Update: Michelle Malkin suggests Rep. Henry Waxman (D-Calif.) might stir up the election-season pot by dragging those health insurance company CEOs to Washington to explain the premium increases. As I note above the answer is pretty simple, Waxman and his crew implemented mandates that someone needs to pay for. They might just try this approach, because we know their final end-game is single payer health care… demonize the health insurance companies!

16 replies
  1. Dimsdale
    Dimsdale says:

    Here in MA, land of the "mini me" Øbamacare, rates have gone up 25% and copays are skyrocketing.


    Apparently, a lot of people are getting treated for a "Hopium" addiction.  🙂   Too bad we all have to pay with the withdrawal symptoms…

  2. sammy22
    sammy22 says:

    Why wouldn't the insurance carriers hike the premiums? They have been doing that year after year. This time they have a new excuse.

  3. SoundOffSister
    SoundOffSister says:

    It would appear that Congressman Waxman is, once again, shocked at the results of Obamacare.  Remember how, earlier this year he called for hearings into the way AT&T, John Deere and others were accounting for the increased cost of providing drug coverage to their retirees as a result of Obamacare?  The hearings never took place because someone explained to Waxman that the companies were correct.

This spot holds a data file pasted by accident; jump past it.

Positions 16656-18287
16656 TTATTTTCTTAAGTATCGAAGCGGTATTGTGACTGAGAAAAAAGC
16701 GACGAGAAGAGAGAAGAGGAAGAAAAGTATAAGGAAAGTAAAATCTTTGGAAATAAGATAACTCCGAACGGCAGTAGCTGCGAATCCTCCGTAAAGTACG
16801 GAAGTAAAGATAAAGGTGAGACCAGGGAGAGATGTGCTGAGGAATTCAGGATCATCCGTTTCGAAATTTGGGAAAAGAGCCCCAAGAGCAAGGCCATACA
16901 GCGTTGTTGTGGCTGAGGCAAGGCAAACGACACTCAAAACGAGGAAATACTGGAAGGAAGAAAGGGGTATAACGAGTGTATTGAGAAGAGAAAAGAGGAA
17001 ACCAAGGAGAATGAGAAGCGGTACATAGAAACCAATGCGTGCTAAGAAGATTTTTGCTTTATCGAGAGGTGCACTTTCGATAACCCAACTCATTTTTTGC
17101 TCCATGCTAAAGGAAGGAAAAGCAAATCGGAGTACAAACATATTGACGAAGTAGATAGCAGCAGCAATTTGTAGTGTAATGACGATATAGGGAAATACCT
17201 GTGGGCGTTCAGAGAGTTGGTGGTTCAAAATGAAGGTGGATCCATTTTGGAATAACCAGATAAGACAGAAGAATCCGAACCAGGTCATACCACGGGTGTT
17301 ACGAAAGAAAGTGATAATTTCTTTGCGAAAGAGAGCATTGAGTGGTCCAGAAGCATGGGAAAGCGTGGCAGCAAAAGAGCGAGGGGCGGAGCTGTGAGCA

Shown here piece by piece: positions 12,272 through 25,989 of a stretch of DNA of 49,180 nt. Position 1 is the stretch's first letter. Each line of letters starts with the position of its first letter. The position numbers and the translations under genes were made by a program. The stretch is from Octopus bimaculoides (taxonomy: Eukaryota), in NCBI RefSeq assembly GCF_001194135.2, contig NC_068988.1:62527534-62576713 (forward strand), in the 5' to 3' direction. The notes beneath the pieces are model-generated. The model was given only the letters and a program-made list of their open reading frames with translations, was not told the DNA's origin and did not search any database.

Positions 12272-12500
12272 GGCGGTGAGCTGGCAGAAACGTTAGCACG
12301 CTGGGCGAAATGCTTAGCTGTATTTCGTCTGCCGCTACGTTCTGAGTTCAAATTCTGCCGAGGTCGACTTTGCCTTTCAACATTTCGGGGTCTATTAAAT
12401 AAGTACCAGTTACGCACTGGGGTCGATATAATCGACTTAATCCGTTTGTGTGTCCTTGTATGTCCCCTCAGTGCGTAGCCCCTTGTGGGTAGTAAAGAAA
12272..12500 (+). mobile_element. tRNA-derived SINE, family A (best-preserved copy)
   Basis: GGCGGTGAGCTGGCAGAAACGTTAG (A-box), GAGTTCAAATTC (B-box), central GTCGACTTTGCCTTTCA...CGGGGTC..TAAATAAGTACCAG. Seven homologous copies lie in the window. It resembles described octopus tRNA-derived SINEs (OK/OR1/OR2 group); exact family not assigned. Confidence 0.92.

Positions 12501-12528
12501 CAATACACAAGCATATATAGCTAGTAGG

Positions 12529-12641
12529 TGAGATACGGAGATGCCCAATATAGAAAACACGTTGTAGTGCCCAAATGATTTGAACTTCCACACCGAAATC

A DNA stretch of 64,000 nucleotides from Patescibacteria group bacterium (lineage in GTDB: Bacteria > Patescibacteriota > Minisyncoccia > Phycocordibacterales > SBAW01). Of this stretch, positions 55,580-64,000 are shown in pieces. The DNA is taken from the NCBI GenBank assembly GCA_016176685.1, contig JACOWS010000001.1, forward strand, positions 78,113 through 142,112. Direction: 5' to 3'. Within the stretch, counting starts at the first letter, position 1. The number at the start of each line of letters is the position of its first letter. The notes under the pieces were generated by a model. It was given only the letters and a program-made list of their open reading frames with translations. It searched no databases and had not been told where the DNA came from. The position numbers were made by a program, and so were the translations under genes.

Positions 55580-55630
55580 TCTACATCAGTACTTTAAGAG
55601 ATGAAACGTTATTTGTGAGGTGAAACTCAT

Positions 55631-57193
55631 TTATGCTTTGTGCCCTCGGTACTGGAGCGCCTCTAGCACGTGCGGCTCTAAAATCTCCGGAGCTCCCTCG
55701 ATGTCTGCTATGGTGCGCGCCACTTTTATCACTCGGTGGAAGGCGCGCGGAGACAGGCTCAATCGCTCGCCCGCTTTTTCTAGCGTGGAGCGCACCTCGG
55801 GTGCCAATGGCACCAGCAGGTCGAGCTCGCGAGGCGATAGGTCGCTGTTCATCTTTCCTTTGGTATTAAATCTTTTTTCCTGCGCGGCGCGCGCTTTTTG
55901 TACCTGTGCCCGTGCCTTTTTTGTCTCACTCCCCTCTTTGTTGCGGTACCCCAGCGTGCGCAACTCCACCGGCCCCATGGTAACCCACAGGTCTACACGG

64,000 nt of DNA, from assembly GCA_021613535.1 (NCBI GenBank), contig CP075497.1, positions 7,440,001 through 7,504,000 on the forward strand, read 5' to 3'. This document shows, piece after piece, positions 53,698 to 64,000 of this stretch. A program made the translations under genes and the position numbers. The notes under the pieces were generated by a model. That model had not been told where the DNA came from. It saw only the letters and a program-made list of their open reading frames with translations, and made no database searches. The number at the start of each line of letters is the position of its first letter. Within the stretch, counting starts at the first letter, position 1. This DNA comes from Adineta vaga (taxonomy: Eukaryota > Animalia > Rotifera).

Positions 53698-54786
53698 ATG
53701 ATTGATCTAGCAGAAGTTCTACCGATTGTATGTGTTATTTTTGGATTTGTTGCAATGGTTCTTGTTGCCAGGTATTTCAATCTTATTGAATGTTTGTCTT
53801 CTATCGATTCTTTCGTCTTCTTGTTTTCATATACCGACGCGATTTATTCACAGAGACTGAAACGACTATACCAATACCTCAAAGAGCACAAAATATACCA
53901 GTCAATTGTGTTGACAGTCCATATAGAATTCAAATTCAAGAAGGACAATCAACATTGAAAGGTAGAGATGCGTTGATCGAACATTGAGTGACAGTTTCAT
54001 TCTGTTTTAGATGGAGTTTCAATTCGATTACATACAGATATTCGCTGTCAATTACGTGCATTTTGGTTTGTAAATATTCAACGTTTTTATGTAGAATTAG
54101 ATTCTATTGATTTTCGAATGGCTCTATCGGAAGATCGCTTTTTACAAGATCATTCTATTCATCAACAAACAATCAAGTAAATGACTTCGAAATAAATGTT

I'm guessing his new round of "hearings" will never take place either.  Do the Democrats really want insurance companies to explain to the public why Obamacare will actually raise the cost of insurance, as opposed to lowering the cost as Congress promised before Obamacare was passed? 

    I think I heard something about an election coming up in November.

  4. rickyrock
    rickyrock says:

    All research I have done demonstrates that the insurance companies raise rates 40 % higher than the underlying cost increases.It's pure profit motive nothing more.Rates have gone up and will continue to go up…It's not the fault of Obamas health care .

  5. sammy22
    sammy22 says:

    rickyrock gets it. Both SOS and Co "hope" that the insurers compete w/ one another. No such luck!!! Why should they???????

  6. Steve M
    Steve M says:

    Prove it, not in the comments section though. Do your own research and prove that if underlying costs of care increase $100, health insurance companies increase premiums to $140. Or that for every $100 in premium increases, health insurance companies are keeping $40. (I'm not sure which one you mean.)